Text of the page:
Nintendo has been too stubborn. Their consoles changed the way we played decades ago, but that era has passed away and the latest hardware from this legendary maker has proven one thing other makers have failed to realize: people doesn’t want another device to do what they can do on their smartphones.
It has happened with music players, with cameras and it’s happening with games. Nintendo’s attitude has been a conflicting one: not devoting themselves to the mobile world has been a disappointment for their fans.
They just need a tiny show of affection to follow the firm wherever they want, and Pokémon Go lately (and the weirdly original Miitomo) have shown how true this is:
Shares in Japan’s Nintendo Co Ltd (7974.T) soared again on Monday, bringing market-value gains to $7.5 billion in just two days as investors cheered the runaway success of Pokemon GO – its first long-awaited venture in mobile gaming.
Nintendo, it’s ok to continue pushing on the console world. The future, though, seems to be in the smartphone. Accept it and conquer this world now that you’ve got the chance.
When Microsoft launched the Xbox One it made it in two different keynotes: one devoted to TV and video content, and the second one devoted to games. This console was meant to conquer our sitting room and be our entertainment hub, but users spoke: they just wanted games, and that’s what ultimately made the PS4 gain a big advantage.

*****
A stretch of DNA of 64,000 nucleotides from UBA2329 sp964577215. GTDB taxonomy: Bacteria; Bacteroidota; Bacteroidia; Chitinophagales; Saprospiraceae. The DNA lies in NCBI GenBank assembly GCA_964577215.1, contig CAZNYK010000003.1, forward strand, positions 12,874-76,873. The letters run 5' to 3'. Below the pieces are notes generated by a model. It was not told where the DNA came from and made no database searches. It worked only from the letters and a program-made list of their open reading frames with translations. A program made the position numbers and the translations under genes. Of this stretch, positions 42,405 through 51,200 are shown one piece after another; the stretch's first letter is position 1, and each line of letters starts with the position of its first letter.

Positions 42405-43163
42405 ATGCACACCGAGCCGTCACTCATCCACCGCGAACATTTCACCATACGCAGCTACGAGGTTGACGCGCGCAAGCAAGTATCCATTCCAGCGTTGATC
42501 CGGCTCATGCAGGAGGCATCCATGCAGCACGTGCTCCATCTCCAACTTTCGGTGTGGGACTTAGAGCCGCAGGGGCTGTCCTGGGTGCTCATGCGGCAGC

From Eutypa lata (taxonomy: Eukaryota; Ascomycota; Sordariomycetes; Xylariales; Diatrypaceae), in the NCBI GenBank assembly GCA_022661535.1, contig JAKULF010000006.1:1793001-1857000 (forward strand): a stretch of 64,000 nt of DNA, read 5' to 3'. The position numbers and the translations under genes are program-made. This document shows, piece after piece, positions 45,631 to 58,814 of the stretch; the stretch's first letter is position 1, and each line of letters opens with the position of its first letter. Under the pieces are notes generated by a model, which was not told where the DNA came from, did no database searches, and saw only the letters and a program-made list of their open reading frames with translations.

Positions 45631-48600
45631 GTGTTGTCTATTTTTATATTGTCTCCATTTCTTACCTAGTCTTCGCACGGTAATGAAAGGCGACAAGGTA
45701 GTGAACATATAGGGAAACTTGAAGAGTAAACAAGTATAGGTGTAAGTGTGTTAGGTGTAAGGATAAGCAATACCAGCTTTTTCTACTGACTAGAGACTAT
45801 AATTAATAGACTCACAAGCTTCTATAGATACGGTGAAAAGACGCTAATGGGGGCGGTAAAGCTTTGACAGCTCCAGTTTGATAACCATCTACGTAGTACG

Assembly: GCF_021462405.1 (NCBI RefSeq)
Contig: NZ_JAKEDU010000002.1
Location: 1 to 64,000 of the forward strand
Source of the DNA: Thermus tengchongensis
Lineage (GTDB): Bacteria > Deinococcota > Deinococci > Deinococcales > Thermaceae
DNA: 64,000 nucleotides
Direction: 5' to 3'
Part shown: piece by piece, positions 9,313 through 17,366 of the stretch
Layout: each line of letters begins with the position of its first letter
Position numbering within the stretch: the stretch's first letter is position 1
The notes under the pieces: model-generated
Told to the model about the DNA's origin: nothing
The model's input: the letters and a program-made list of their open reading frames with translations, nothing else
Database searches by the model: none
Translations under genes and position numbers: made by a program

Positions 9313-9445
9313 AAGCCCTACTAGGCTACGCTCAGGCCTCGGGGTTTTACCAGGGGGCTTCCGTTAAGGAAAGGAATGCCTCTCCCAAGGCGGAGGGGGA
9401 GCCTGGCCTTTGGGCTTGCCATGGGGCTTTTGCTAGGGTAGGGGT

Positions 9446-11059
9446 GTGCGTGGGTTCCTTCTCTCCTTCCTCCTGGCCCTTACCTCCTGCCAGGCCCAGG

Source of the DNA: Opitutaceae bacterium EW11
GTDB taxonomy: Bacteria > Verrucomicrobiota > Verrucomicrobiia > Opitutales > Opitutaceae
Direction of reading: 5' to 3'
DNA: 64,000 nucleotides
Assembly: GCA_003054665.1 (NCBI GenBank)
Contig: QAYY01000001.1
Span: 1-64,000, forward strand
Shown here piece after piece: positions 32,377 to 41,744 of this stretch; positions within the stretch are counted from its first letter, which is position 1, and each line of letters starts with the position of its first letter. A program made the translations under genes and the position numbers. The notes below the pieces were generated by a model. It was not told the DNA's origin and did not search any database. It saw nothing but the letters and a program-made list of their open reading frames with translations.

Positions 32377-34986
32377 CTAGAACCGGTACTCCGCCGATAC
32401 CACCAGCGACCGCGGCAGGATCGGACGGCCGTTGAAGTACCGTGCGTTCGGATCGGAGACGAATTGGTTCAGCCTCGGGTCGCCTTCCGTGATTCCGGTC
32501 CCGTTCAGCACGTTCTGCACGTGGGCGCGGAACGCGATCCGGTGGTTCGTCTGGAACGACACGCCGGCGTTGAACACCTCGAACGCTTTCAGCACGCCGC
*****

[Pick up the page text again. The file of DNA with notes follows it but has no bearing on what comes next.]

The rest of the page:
Microsoft didn’t surrender of course, and they announced a DVR capability for the Xbox One that was supposedly coming to the console sometime this year. It won’t finally:
Microsoft is no longer planning to add a TV DVR feature to its Xbox One console. The software giant originally unveiled plans to add TV DVR to the Xbox One back in August, noting that the feature would arrive some time in 2016. “After careful consideration, we’ve decided to put development of DVR for Over-the-Air TV on hold to focus our attention on launching new, higher fan-requested gaming experiences across Xbox One and Windows 10,” revealed a Microsoft spokesperson in a statement to The Verge
Users want games? They’ll have games.
Source: Microsoft isn’t adding a TV DVR feature to the Xbox One anymore | The Verge
Microsoft has announced its support for Cross-Network Play, allowing Xbox owners to play games with anyone on PC or PlayStation. First, the caveats – this…
Usually you buy your console based on what your friends already have. Until now that was the only way you could be sure you would enjoy the game experience with them.
Microsoft wants to offer a promising alternative. Its Cross-Network Play technology offers players from every network and platform a unified multiplayer, multiplatform experience.
That means that you would be able to play FIFA 16 (not really right now) with your friends wether they play on the Xbox One, the PS4 or a PC with Windows.
The problem, of course, is that Sony won’t have much interest in this. They’ve got the upper hand currently, so it’s not that interesting for the winning platform to join the one(s) who are behind.